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. Last Updated: 07/27/2016

'Falling All Over' Chuck's Casino

It begins with a name -- Beverly Hills Casino. Then there's the location -- in the massive Stalin skyscraper at Barrikadnaya not far from the U.S. Embassy and the White House. And, finally, there are the characters -- action movie hero Chuck Norris, three male stars from "Santa Barbara" and flashy, beautiful Mayor Jan Jones of America's gambling capital.


Put it all together and it's an unusual marriage between Moscow and Las Vegas, the American desert city whose name is synonymous with flashy entertainment generally and gambling specifically.


"Moscow will be the gaming and party mecca of the East," predicted Nikolai Vissokovsky II, Norris's partner and the CEO of Chuck Norris Casino International Ltd., in a Friday interview at the casino slated to open Sunday.


Vissokovsky, who organized this venture, Norris' first outside the United States, said he planned to create a kind of Las Vegas-Moscow axis. The first step, he said, will be the rotation every three weeks of genuine Las Vegas showgirls for performances on the tiny stage of the Beverly Hills Casino. Vissokovsky said he hopes eventually to bring in foreign gamblers to spend their money in Norris' Moscow casino.


"We will be flying in foreign clients every month," Vissokovsky said, adding that he hopes, in turn, to send Russian gamblers to Las Vegas.


For her part, the mayor of Las Vegas said she was in town partly to help Norris open the Beverly Hills, partly just to see Moscow and partly to talk with Mayor Yury Luzhkov about making Las Vegas a sister city. Unfortunately, the scheduled Friday afternoon meeting didn't take place because Luzhkov was unavailable, Jones said Friday night. Instead, she met with lower-level officials, who were distracted by Norris.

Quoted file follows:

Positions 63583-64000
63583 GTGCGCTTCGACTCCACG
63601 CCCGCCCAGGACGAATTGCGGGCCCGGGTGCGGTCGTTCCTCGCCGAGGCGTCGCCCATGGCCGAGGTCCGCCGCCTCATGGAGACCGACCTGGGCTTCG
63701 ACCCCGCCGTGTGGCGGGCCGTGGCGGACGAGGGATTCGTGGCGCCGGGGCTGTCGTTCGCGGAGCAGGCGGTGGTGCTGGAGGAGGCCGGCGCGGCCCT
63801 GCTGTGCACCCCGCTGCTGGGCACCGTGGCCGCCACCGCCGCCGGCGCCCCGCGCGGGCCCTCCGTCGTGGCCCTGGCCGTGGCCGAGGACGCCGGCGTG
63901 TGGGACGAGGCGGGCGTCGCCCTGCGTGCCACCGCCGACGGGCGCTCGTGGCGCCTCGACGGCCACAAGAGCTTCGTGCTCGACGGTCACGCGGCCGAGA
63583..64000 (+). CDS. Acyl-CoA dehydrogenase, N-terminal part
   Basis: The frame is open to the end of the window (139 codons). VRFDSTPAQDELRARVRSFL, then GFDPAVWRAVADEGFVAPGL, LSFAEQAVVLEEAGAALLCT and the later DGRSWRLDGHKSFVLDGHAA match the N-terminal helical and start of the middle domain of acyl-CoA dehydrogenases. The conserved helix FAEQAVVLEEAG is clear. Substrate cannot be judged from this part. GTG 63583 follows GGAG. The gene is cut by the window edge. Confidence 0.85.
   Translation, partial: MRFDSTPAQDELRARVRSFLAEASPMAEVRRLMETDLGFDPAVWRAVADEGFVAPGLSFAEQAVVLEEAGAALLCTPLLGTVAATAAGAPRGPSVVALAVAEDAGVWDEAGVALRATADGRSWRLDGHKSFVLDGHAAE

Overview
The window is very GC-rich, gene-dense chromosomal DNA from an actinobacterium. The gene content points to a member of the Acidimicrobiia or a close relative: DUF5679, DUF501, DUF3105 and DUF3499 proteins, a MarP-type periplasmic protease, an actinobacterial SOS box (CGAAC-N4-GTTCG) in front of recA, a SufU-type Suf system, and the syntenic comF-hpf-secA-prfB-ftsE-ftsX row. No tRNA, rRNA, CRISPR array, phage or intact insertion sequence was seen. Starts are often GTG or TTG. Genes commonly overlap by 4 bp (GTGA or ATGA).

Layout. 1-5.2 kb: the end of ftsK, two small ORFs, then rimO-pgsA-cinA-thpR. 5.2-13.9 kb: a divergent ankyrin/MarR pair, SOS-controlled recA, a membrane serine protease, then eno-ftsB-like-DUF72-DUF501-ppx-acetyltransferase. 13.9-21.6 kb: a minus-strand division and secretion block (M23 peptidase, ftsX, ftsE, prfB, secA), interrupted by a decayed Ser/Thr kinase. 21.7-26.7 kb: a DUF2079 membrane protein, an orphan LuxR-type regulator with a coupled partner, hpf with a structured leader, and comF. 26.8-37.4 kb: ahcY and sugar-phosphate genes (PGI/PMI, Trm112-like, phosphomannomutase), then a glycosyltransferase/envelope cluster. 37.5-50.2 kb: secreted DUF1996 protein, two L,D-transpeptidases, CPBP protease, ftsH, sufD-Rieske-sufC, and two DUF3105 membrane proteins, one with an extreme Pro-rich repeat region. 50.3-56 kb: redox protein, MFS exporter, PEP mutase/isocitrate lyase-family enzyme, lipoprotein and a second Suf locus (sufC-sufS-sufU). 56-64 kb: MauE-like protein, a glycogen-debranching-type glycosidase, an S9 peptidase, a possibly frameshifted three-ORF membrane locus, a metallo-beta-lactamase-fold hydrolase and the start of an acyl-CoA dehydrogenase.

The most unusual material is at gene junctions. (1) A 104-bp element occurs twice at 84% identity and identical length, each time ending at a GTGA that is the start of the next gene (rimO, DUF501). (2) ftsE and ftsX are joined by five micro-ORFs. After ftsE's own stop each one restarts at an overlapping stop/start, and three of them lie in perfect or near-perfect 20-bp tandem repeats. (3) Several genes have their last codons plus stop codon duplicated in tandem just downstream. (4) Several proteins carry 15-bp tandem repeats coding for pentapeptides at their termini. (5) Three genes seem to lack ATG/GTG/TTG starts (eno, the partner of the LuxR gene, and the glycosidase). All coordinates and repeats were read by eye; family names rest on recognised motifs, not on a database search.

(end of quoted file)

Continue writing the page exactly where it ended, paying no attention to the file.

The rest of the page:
"I've never seen anything like it," said Jones. "They were falling all over Chuck Norris."


As for Norris, 56, this visit was his third to Russia, where he is especially popular among young moviegoers keen on films like "Hero and the Terror," "Forced Vengeance" and "Good Guys Wear Black." At the Friday afternoon press conference in the Palace Hotel, where Norris' entourage of 20 is ensconced, the 100 or so journalists, mostly photographers, hurled softball questions.


Perhaps the only difficult question was how Norris reconciles his self-proclaimed role as model for youth with operating casinos.


"That is not the image I have in America," said Norris, who has an interest in two Las Vegas casinos. "In the next year or two I plan to work with youth gangs in Russia through the martial arts."


Norris seemed surprised to hear that an estimated 40 casinos have been closed down in Moscow in recent months, leaving behind some 30 gambling operations. With a laugh, Norris said, "I hope mine won't be one of them."


Most questions had nothing to do with the casino's Sunday opening, but instead focused on subjects like Norris' diet (vegetables and fish) and whether he owned a Harley-Davidson motorcycle (yes) and why he stopped racing cars (danger).


On Saturday and Sunday, Norris, flanked by "Santa Barbara's" Todd McKee, Lane Davies and Jed Allen, plan on seeing Moscow's sights and taking part in private parties at the Beverly Hills Casino, which opens to the public on Sunday.


While no one would say how much was spent on turning the old Zhar Ptitsa Casino into the Beverly Hills, on Thursday a Russian supervisor said the lighting and sound system alone cost $250,000. The 2,700-square-meter entertainment complex will have 10 gambling tables, a special VIP room for high rollers with $10,000 to spare, a two-floor disco and a ritzy California-style restaurant, complete with fake Florida palm trees.